27 May 2009

The Boundaries are A-Changin: East Central Scotland

There's quite a lot of chopping and changing in the layout of this seat, though the internal boundaries don't change as much as we might have expected. The loss of Hamilton, Larkhall & Stonehouse, East Kilbride and Kilmarnock & Irvine Valley and their replacement with Clydebank & Milngavie, Strathkelvin & Bearsden and Linlithgow cause this rather odd shaped region, though in fairness, Central Scotland had a bit of an odd shape about it as well. You know how Italy is described as The Boot? Central Scotland could have been described as The Sock. East Central Scotland looks more The Briefs.


Airdrie & Shotts is saved from the carving up that it received in the provisional proposals - and it's still very marginal between Labour and the SNP: Labour have a notional lead of just 400.

Clydebank & Milngavie may move, but it doesn't change much (though it would have done - Milngavie would have been paired with Bishopbriggs while Clydebank nearly ended up in a cross-Clyde constituency): a majority of 3,000 for Labour.

Coatbridge & Chryston - another seat which would have seen serious chopping and changing - survives with a 4,300 majority for Labour.

Cumbernauld & Kilsyth would also have seen major changes (and would have been turned into an ultra-marginal SNP seat had it lost Kilsyth and picked up a chunk of Airdrie) but instead continues largely as is - that means a 2,000 notional majority for Cathie Craigie.

Falkirk East stays red, and maintains a majority of just short of 2,000 for Labour, while Falkirk West retains an SNP lead of just under 700.

Linlithgow, of course, moves into the region, and has a notional Labour majority of 600, so Mary Mulligan is not on secure ground. However, eyes will be on Fiona Hyslop: will she stick with Linlithgow, and pitch for a spot on this region's List? Or will she find a seat further East, and stay in Lothian? There is a third possibility, of course: she could take a 'win-or-bust' approach, fight Linlithgow and sod the List, but that would doubtless freak various senior SNP figures out were it actually attempted. As long as she's in the Cabinet, anyway.

Motherwell stays solid Labour, with a majority of 6,000. The question is, who will inherit it? David Whitton probably won't need to: he has a notional majority of around 3,500 in Strathkelvin & Bearsden.

The last constituency in the region - and the last of all of them alphabetically - is Uddingston & Bellshill, with a notional Labour lead of 5,700.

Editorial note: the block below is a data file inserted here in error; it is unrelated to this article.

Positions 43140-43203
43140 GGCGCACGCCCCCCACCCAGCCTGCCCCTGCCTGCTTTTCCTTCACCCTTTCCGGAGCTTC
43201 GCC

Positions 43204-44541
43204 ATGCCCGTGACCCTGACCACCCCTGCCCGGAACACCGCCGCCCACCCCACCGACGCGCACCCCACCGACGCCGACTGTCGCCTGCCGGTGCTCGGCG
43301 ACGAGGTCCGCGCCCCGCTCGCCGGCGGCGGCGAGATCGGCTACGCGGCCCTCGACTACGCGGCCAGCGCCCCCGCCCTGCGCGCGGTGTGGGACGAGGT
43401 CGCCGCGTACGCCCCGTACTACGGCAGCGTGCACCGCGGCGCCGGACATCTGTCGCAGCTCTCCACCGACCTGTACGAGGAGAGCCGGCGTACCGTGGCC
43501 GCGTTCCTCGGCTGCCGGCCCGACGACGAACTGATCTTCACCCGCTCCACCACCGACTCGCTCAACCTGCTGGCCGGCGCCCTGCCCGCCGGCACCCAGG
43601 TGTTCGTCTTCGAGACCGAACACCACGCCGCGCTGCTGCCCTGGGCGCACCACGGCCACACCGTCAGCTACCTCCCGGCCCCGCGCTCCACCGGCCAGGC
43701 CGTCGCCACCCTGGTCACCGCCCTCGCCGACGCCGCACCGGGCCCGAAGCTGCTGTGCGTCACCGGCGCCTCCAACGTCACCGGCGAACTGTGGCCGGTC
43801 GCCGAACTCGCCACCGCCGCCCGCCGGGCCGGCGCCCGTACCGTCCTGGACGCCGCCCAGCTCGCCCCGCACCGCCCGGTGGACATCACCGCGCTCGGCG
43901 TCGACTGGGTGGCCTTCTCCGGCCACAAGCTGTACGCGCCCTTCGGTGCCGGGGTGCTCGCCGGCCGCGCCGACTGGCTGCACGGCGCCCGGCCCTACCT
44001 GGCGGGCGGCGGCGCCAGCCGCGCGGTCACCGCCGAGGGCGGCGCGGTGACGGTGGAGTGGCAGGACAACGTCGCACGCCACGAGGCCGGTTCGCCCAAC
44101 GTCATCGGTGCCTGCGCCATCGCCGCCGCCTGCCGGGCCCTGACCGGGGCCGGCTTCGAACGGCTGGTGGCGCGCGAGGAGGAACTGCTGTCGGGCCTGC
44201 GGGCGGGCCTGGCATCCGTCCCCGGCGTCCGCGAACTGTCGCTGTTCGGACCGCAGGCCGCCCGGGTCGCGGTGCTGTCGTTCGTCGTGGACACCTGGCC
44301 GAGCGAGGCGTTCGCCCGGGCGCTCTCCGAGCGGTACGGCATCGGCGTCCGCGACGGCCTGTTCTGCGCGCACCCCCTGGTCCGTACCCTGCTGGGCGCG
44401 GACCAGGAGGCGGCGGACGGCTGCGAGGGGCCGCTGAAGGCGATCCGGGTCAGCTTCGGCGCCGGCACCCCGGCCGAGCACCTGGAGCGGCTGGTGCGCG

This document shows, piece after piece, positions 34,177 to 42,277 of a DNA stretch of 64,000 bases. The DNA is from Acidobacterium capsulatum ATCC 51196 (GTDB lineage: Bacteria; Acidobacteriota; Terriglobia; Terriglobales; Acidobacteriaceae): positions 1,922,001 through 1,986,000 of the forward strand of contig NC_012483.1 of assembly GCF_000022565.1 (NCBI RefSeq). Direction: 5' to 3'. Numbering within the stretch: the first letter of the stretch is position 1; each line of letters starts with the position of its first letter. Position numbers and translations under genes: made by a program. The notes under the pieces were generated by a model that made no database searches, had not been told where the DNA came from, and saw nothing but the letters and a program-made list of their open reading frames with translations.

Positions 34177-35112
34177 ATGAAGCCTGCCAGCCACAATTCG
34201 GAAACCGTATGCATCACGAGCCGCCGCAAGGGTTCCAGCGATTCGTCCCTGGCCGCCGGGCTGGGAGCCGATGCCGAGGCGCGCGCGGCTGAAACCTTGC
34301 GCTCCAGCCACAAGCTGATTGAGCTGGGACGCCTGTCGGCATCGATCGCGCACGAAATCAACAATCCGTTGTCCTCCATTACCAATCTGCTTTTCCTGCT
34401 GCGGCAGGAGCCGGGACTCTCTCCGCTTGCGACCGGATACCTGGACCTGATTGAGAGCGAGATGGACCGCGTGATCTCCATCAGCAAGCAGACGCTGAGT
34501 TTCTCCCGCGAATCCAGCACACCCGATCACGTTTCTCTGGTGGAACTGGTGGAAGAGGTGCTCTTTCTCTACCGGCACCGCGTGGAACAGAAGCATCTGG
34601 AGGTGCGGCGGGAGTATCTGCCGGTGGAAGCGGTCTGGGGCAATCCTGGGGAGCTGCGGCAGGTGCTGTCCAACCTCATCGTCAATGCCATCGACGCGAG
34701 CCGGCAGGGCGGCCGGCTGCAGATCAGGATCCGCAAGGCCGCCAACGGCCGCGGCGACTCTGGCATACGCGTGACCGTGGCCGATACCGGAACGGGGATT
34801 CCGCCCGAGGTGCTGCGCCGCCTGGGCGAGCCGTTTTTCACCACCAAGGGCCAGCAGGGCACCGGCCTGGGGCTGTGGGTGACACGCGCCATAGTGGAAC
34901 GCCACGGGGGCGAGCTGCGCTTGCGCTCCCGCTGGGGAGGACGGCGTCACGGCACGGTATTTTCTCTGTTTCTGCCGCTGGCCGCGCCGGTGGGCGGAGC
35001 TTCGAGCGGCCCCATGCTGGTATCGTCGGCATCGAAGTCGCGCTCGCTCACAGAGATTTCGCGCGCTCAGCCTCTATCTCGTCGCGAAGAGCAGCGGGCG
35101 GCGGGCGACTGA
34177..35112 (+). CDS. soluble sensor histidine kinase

Now, the List stays as is: the SNP will have five seats notionally and one thing that a number of incumbent MSPs may have to consider is whether to follow their constituency into a new region, or find a new base and stay in relatively familiar territory. It will be easy for Gil Paterson to come in: his 2007 constituency comes over the border and was a Central Scotland MSP in the first term of the Parliament. Linda Fabiani has made three attempts to win East Kilbride and will have to move to West Central if she wants to make it four. And of course, Fiona Hyslop has some thinking to do. One thing to note though: the departure of two Labour seats and one SNP seat, and their replacement with three Labour seats mean that this region effectively sees a net SNP loss of one, offset with an additional seat in West Central Scotland.

For the Tories, they retain one seat, but Margaret Mitchell has to find a new Constituency or move west along with Hamilton, Larkhall & Stonehouse, so facing a selection contest for the List there that will involve Annabel Goldie and - notionally - only one slot with Eastwood going blue and probably electing Jackson Carlaw. Now of course, Mitchell is the Tories sole backbencher (the only one not to be a spokesperson or deputy spokesperson for something or other) and exiled in the Convenership of the Equal Opportunities Committee, much to Helen Eadie's disgust, as we know, so her future in the Parliament at all may potentially be at risk if members in Central are particularly exasperated at having an MSP who is at best an outrider and at worst a passenger. Going west and falling to second or (more likely) third in the rankings wouldn't make re-election impossible, but it could offer a more dignified exit than de-selection (assuming she finds a Constituency, would she even get the #1 spot on the East Central list?).

The LibDems, however, find it simple. There's no change in their one seat, and there are no potential challengers from incumbent MSPs linked with an incoming constituency. Hugh O'Donnell to hold on if he wishes and the members agree.

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